Tuesday, 10 June 2014

Oh, I do like to be beside the seaside!

Margate Harbour with the Turner Contemporary - the pointy
building on the right hand side ©Heather James
Margate is notable for several reasons. It became the first seaside resort in England as long ago as the 1730s; it was the first seaside town to introduce donkey rides on the beach around 1780 followed by deckchairs in 1898. It has an ever-changing skyline which is a delight to observe and, unlike Brighton, it has a gloriously sandy beach.

JMW Turner was a frequent visitor to Margate in the 1820s and '30s and the Turner Contemporary Gallery which opened in 2011 (designed by David Chipperfield Architects) is located on the site where Turner used to stay.

The gallery shows a changing programme of exhibitions and the theme being explored now is 'Summer of Colour'. This includes an exhibition of Piet Mondrian's painting ranging from work completed in his twenties right through to his famous 'grid' paintings in red, yellow and blue and visiting this exhibition was our reason for visiting Margate.

As someone who has been a fan of Mondrian since being introduced to his work during an art history lesson aged 16 I was very excited at the prospect of seeing some of his work close up and I was not disappointed. There are about 50 works on show which means there are enough examples of his paintings to see how his work developed towards abstraction through colour but not so many that you feel overwhelmed. I particularly liked 'Dune Landscape, (July-September) '1911 and 'The Red Mill' 1911.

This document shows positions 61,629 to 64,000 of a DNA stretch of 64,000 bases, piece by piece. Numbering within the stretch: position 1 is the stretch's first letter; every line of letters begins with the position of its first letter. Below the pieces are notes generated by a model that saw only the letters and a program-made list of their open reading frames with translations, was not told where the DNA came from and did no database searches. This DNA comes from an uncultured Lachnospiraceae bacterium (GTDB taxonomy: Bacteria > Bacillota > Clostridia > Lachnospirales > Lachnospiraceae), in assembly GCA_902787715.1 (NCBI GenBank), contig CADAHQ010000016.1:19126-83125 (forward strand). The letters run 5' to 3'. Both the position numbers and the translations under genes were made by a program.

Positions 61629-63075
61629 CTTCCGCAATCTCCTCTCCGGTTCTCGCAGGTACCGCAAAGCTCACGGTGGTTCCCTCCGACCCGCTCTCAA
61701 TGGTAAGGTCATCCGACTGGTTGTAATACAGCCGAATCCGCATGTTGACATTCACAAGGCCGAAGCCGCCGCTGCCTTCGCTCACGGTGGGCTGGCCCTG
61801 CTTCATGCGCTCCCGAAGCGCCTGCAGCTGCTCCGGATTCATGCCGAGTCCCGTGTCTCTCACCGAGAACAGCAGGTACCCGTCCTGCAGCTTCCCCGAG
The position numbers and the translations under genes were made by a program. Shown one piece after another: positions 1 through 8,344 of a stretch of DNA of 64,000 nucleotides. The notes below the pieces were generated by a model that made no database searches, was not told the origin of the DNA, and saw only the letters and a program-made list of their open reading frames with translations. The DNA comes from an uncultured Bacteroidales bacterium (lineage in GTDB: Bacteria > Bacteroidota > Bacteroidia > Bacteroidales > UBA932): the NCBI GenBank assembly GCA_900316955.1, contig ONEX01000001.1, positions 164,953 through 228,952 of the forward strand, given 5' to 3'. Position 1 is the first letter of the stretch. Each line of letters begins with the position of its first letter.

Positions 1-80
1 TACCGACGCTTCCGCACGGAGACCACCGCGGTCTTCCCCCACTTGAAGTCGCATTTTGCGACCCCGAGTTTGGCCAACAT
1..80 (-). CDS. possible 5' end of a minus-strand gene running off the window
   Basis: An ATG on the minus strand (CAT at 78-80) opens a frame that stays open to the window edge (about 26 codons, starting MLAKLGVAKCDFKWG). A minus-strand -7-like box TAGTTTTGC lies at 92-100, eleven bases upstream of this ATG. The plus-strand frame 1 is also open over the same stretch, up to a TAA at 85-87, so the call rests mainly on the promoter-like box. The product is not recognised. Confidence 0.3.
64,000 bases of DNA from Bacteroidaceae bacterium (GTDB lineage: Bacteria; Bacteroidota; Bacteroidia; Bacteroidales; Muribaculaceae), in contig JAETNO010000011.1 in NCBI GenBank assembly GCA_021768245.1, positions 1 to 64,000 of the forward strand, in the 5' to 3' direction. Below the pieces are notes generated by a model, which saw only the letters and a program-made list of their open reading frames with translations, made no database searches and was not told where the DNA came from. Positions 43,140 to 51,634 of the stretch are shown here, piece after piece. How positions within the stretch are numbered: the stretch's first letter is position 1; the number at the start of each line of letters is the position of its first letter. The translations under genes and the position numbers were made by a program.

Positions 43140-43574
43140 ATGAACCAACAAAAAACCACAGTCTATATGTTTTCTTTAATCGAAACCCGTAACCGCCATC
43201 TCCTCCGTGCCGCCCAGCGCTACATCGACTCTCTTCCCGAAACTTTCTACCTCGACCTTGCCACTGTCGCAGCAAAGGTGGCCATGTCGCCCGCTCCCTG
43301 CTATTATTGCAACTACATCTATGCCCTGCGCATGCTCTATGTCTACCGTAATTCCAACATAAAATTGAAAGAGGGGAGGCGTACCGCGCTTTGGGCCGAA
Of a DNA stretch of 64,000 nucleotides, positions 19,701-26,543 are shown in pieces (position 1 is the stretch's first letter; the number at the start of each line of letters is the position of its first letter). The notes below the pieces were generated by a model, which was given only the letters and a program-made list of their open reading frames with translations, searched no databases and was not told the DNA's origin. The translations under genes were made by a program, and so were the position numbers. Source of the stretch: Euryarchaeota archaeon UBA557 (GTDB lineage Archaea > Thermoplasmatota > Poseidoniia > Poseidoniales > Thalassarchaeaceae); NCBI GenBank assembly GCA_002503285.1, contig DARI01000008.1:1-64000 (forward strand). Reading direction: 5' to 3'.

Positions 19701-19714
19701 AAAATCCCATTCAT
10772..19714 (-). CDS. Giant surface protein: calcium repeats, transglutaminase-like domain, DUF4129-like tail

In addition to this there is an exhibition by Spencer Finch, an American artist, who attempts to make visible the fleeting nature of natural phenomena and it includes a suspended sculpture that subtly alters as the natural light in the gallery changes throughout the day. It is worth being patient by staying in the gallery long enough to observe the changing light in order to really appreciate his work.

We stayed in Margate overnight so we had the chance to visit these exhibitions on two consecutive days. In addition to enjoying the gallery we were also able to have a look at Margate train station on our arrival and departure and note that it was designed in 1926 along with Ramsgate Station and was the first major buildings to be designed by the British Modernist architect Maxwell Fry. Apparently the design was based on Roman thermal baths.

Another piece of architecture worth looking at is Arlington House which is close to the station and dominates the skyline. It is a 19 storey residential block designed by Russell Diplock and completed in 1964. It's an iconic example of brutalist architecture and sits slightly uncomfortably with the down-at-heel Victorian seaside architecture surrounding it.

We're looking forward to returning to Margate when the exhibitions change in the autumn, trying out some different restaurants and exploring on foot the Isle of Thanet which is the name for this part of north Kent.

Mondrian and Colour: Turner Contemporary Gallery, Margate until 21 September 2014, free admission